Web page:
WICHITA, Kan. (KSNW) – Back to school means back to taking tests. Optometrists say there’s one test every child needs — their annual eye exam.
“Good learning comes from good vision,” said Dr. Lisa Sandell, with Wichita Family Vision.
Kids are developing at a young age, and their eyes are constantly changing.
Dr. Sandell explained how kids are “good at adapting,” and might not realize they have a vision problem.
“That’s why we like to see them early, and often, so we can identify any problems before they get into school and it starts to affect their learning,” said Dr. Sandell.
Now that kids spend a lot of time on computers, iPhones and iPads, doctors have concerns about the screen time. Kids don’t blink enough, and it can strain the eyes.
“We don’t take breaks from them, we just continue to stare at them for long periods of time,” Dr. Sandell said. “We do see some concerns as the kids are on the screens more and more and more these days.”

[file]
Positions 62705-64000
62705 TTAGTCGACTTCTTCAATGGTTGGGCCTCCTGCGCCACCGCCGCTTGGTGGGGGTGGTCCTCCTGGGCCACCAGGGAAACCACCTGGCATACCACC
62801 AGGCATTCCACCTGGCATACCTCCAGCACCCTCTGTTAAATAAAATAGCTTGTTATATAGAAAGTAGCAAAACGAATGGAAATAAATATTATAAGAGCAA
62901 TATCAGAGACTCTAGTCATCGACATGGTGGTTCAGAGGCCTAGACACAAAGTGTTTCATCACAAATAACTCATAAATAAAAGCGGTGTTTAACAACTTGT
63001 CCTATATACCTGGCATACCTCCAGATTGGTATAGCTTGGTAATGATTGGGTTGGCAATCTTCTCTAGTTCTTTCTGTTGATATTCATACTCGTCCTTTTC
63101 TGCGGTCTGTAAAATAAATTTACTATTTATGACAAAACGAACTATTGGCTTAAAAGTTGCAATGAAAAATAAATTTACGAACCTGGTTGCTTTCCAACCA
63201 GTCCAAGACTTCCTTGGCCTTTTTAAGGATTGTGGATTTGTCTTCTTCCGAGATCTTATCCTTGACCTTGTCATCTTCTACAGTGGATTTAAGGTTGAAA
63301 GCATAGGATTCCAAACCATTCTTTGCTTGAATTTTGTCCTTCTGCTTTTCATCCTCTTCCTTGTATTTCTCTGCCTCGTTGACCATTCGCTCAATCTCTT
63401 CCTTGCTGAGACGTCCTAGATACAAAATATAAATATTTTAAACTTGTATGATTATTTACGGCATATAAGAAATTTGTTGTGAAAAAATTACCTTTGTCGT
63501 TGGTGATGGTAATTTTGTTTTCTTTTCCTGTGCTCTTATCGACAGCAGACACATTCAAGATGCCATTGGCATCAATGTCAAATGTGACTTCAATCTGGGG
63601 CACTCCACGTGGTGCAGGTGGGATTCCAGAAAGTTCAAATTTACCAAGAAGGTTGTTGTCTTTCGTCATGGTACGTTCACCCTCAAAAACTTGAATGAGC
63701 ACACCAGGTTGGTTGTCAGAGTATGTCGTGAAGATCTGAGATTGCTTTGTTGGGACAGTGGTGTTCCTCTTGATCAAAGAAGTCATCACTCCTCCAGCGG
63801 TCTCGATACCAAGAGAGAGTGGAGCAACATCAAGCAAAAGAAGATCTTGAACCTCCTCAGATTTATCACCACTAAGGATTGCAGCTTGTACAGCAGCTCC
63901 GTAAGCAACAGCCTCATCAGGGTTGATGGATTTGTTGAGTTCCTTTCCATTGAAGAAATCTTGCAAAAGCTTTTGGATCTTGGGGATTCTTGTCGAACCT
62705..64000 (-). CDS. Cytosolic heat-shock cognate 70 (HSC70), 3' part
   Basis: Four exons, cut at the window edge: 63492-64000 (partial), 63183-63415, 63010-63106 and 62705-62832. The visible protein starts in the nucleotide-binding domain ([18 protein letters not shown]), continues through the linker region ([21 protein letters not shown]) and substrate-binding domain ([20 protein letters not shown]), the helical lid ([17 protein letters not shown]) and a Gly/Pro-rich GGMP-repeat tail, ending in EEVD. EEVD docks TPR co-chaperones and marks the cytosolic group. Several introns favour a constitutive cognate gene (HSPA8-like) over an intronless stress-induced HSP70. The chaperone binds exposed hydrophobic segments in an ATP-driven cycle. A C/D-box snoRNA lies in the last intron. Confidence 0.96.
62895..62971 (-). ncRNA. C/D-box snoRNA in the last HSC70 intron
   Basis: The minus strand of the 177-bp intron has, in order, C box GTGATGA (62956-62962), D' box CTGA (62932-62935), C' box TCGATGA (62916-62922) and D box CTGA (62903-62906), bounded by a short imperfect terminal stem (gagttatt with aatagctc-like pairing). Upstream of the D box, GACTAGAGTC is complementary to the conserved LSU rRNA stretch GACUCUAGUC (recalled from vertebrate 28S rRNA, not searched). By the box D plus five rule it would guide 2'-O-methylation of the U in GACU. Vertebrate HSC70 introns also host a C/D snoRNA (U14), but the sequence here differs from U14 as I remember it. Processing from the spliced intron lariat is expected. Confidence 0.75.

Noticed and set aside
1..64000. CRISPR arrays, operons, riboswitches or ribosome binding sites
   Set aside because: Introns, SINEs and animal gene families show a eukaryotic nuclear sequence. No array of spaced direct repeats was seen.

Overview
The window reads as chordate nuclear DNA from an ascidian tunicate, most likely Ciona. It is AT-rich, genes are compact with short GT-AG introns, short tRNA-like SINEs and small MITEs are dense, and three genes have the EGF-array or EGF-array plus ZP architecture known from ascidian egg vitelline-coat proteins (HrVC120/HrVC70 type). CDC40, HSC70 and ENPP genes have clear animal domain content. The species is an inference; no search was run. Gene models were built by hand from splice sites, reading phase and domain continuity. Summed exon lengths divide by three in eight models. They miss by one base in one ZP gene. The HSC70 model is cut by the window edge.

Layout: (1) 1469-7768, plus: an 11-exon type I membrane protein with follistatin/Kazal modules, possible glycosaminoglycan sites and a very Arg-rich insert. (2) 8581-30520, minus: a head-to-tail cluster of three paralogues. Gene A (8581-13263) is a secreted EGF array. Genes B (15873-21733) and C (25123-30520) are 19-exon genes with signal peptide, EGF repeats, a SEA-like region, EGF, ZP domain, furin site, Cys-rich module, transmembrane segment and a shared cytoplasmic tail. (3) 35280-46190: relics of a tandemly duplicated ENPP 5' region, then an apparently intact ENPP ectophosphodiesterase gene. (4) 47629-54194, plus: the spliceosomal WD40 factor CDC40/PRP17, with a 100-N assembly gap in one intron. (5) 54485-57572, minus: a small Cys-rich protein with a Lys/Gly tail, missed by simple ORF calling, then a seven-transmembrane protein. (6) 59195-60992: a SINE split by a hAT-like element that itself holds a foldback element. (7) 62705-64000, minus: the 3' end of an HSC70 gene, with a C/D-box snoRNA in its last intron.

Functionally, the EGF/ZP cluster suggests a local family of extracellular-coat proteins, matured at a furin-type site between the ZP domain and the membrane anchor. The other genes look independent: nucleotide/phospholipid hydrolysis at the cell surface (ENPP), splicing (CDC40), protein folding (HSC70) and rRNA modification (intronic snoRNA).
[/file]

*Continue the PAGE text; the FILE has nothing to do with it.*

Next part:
Parents should not wait for their child to complain of a vision problem. It’s important to look out for the warning signs:
- Frequent rubbing, blinking and squinting
- Poor reading
- Poor classroom performance
- Frequent headaches
- Covering one eye or tilting head when reading
- Holding reading material close to eyes
According to the American Optometric Association (AOA), children should get their first comprehensive eye exam at 6 months. InfantSEE is a statewide program that offers a no-cost eye and vision exam for infants within the first year of life regardless of a family’s income or access to insurance coverage.
Then children should have their eyes examined at three years old. Parents can schedule their three-year-old a free exam at a participating optometrist’s office through the See to Learn program.
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